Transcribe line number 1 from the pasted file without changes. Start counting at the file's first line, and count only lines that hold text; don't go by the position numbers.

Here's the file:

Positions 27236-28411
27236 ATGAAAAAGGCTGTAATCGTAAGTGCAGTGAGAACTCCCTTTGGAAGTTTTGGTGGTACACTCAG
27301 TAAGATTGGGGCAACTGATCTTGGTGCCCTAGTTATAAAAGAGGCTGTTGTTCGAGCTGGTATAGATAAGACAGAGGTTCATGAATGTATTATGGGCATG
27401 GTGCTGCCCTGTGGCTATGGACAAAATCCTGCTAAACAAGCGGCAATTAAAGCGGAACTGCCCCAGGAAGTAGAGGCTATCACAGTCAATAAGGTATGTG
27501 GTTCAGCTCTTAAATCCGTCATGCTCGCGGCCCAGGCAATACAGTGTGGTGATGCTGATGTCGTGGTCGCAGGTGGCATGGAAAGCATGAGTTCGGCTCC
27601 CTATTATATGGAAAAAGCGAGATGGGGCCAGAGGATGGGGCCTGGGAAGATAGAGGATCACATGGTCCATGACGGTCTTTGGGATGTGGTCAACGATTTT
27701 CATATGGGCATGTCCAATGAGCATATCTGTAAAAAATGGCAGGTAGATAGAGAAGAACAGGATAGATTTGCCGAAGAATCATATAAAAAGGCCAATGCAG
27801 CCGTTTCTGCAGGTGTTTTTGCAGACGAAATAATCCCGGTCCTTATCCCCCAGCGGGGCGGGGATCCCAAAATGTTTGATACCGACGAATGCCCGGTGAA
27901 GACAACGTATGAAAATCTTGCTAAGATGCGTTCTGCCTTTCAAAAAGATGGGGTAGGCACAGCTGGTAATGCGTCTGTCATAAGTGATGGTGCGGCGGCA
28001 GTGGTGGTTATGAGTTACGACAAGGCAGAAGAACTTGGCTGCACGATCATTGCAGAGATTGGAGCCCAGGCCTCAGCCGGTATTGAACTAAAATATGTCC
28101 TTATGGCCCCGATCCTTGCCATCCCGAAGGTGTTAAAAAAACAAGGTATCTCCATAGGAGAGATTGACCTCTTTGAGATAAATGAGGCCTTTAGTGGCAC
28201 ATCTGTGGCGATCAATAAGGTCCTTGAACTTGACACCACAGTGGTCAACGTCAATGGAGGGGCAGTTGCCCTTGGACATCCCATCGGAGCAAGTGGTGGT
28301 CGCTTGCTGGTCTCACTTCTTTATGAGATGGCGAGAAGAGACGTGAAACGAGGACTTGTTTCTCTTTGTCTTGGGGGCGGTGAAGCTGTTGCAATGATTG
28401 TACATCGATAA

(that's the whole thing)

Positions 27236-28411